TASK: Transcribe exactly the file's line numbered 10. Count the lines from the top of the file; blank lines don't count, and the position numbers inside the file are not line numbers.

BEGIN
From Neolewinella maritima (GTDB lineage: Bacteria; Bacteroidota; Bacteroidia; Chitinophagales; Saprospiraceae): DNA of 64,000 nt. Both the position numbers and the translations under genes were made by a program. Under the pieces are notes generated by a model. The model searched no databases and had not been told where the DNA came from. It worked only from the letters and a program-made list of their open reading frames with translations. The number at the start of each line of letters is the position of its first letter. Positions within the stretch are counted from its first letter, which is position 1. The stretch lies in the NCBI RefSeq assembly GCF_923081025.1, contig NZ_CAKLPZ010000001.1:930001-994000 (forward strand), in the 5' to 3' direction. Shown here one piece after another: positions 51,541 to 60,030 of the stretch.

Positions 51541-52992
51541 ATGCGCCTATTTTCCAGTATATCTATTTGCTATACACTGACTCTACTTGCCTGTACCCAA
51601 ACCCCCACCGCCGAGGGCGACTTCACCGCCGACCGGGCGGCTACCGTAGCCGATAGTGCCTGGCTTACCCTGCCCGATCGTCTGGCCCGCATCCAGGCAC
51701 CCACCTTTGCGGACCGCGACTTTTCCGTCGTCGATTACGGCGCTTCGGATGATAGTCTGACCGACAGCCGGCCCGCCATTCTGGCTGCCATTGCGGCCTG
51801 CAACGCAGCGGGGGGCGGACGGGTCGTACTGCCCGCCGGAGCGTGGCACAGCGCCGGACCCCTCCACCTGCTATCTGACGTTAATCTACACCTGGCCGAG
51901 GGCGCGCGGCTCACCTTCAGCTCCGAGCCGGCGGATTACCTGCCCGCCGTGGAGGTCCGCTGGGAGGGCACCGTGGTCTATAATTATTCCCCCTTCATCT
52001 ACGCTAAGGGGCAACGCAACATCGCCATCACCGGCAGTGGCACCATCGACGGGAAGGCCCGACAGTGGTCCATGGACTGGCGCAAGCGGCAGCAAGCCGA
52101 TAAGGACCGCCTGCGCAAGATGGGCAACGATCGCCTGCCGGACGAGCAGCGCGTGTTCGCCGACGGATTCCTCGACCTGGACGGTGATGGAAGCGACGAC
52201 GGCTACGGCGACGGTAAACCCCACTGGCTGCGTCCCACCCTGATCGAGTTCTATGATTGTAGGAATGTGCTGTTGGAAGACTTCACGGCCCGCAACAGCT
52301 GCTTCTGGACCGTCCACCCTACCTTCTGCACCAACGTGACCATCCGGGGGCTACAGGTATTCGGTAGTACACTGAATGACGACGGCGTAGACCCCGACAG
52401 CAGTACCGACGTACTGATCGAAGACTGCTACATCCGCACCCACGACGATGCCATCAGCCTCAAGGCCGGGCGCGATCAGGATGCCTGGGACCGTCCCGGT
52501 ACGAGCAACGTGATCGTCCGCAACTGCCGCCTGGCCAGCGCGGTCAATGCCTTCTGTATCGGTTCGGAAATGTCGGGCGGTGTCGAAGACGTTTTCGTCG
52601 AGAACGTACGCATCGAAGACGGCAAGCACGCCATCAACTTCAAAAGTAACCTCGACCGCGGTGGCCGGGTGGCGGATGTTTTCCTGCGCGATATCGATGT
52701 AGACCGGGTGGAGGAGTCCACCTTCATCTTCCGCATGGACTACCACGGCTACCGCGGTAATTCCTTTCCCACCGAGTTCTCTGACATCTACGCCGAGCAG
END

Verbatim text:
52201 GGCTACGGCGACGGTAAACCCCACTGGCTGCGTCCCACCCTGATCGAGTTCTATGATTGTAGGAATGTGCTGTTGGAAGACTTCACGGCCCGCAACAGCT